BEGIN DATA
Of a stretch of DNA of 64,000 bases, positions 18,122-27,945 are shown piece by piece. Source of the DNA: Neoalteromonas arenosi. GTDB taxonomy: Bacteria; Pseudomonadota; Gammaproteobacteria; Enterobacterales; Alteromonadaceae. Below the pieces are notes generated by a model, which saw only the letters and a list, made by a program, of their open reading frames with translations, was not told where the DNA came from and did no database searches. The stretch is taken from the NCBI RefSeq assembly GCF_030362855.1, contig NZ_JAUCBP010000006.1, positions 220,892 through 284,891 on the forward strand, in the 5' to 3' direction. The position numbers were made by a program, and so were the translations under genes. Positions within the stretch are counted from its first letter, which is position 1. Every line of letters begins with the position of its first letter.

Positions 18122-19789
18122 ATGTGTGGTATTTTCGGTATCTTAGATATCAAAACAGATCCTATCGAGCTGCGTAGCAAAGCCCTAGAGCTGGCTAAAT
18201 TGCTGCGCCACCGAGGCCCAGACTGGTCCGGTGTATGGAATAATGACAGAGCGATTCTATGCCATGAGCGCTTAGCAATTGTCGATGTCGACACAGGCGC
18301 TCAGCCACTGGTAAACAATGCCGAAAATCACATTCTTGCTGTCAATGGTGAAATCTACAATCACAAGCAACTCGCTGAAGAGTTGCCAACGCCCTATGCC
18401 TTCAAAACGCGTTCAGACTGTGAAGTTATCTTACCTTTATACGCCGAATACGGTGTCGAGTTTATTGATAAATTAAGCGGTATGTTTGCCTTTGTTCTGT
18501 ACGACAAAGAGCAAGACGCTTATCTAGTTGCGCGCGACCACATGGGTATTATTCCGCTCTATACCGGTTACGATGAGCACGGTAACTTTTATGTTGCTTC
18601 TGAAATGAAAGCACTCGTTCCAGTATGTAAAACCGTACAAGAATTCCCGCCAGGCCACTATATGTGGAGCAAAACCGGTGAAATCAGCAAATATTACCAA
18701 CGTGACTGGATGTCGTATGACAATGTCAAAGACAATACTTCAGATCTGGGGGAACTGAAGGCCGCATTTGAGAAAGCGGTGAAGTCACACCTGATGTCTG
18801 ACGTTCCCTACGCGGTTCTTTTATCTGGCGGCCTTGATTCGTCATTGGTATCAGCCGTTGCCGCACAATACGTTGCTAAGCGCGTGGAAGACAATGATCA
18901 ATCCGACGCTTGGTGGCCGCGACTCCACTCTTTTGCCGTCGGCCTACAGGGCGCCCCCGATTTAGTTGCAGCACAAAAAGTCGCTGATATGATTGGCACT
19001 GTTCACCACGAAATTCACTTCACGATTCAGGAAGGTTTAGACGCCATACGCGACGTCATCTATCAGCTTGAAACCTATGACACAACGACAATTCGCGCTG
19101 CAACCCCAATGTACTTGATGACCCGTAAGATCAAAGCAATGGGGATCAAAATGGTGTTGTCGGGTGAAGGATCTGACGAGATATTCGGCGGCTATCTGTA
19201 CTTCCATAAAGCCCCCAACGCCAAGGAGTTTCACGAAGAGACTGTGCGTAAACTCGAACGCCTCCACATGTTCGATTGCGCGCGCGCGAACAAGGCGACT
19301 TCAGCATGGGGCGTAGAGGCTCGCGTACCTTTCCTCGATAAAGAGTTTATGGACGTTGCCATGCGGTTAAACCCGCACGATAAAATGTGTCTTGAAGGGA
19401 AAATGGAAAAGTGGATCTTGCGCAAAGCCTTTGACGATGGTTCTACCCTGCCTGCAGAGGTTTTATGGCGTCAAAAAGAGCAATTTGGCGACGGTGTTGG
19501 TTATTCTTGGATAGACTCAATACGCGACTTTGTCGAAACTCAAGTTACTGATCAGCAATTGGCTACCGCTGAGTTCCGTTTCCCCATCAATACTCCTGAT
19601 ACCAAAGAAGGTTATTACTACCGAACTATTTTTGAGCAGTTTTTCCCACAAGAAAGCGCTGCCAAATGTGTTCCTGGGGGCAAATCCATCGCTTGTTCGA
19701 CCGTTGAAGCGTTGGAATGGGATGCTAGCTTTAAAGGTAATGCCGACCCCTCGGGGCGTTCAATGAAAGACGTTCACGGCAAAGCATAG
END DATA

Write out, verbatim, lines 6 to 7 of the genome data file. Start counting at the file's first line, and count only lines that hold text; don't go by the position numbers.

18401 TTCAAAACGCGTTCAGACTGTGAAGTTATCTTACCTTTATACGCCGAATACGGTGTCGAGTTTATTGATAAATTAAGCGGTATGTTTGCCTTTGTTCTGT
18501 ACGACAAAGAGCAAGACGCTTATCTAGTTGCGCGCGACCACATGGGTATTATTCCGCTCTATACCGGTTACGATGAGCACGGTAACTTTTATGTTGCTTC